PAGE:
And 31st August 1957 is not a Hari Malapetaka. The real malapetaka for this country is that unfortunately, she had to accommodate that hysterical man as her citizen, for the principle of jus soli is in practice on her soil. It is unfortunate that such accidents of birth as this man could speak so disparagingly of our National Flag, on our home soil.

Many people are grumbling over the fact that a famous old man was taken in by police at night. We don’t see any problem with that arrest. That famous old man was energetic enough to stand by his red and white flag on the eve of Merdeka. So why can’t he spend another late night explaining his convictions to those who do not understand the merits of his antics? Shouldn’t we seize all opportunities to educate the less educated? (Assuming that the famous old man is a great intellectual compared to those arresting him). Anyway, if he feels sleepy, there is always coffee.

To Datuk A. Samad Said, we desperately want to respect you for your age and commitment towards those disenfranchised in society. However, your current behaviour makes that task an enormous challenge. How can we respect such persons whom had shown such hostility to our National Flag, the Flag we Malaysians had chosen? With age, ideally, comes wisdom. Please think wisely before you embark on your next public stunt. Take the path that is necessary, for us to continue to respect you. If you continue on this current path, we feel we are left with no choice, but to treat you as the boy you’ve become, rather than the man you were.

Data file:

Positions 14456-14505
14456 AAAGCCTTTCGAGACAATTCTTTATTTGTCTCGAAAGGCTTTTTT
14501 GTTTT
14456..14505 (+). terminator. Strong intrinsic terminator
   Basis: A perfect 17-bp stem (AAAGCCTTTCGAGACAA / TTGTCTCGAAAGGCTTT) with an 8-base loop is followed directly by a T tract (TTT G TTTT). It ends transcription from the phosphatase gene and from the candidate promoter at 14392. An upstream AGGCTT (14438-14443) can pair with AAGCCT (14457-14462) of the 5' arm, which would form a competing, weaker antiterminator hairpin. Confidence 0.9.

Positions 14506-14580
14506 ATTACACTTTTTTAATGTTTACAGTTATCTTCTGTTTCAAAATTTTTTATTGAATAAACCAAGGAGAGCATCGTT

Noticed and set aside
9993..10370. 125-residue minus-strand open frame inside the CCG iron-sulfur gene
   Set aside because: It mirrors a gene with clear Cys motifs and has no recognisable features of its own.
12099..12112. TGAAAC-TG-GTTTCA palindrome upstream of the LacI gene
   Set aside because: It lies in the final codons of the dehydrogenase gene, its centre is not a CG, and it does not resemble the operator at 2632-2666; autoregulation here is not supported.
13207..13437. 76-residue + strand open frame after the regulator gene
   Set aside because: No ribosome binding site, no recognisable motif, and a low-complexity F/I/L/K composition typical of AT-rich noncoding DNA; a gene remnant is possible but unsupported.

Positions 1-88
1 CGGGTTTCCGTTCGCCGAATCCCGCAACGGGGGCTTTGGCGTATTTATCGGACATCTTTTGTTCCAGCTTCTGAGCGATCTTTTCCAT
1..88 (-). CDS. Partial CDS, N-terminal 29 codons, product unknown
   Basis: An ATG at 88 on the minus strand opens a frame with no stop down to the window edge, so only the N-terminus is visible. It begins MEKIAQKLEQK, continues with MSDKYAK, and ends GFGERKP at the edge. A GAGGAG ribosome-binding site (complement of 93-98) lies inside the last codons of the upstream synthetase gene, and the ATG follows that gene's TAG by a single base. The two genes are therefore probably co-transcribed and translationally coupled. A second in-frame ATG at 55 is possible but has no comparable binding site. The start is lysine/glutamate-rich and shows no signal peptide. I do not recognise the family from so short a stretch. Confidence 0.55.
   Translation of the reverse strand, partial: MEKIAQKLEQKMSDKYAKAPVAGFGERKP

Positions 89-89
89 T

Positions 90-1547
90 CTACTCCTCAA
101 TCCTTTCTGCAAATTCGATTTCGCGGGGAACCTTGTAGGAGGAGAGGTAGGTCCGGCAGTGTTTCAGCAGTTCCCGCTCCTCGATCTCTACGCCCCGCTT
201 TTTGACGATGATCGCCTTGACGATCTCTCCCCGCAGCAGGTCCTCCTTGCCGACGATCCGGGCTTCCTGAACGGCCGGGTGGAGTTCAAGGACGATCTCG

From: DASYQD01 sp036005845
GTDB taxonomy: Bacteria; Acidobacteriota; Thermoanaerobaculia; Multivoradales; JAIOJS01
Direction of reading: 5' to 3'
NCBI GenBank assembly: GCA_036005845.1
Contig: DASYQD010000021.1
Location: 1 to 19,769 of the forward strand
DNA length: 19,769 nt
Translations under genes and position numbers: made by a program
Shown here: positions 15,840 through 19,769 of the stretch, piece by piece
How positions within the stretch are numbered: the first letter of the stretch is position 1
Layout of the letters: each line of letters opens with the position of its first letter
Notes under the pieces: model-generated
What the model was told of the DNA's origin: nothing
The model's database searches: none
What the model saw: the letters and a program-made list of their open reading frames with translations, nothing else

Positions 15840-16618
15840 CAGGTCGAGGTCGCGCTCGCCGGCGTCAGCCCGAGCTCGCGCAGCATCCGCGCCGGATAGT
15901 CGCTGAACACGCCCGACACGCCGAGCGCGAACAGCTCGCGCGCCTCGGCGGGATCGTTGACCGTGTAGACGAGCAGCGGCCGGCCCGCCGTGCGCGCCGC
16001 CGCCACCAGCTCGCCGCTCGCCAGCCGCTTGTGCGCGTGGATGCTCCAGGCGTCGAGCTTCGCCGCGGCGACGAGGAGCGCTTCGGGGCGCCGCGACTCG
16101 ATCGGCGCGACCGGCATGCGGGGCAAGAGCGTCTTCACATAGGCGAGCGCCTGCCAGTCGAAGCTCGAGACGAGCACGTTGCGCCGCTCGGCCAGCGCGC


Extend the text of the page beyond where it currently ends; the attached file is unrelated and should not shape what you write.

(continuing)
To Encik Hishamuddin Rais, we live in an age where everyone is striving towards true democracy, whatever that is. We understand that you have your own ideas on how this country should run. Being democratic is not only about free speech. Another, more important aspect of democracy is being respectful of the choices of others – especially if those ‘others’ form the majority and the choice they made do not harm anyone. We Malaysians have chosen the Jalur Gemilang as our Flag. Why should someone, whom by his own admittance, had never held down a permanent job, dictate to us that we must change our Flag? Perhaps you feel we Malaysians are not capable of thinking for ourselves. Such is how you regard and patronize us ordinary Malaysians. Such is your display of arrogance.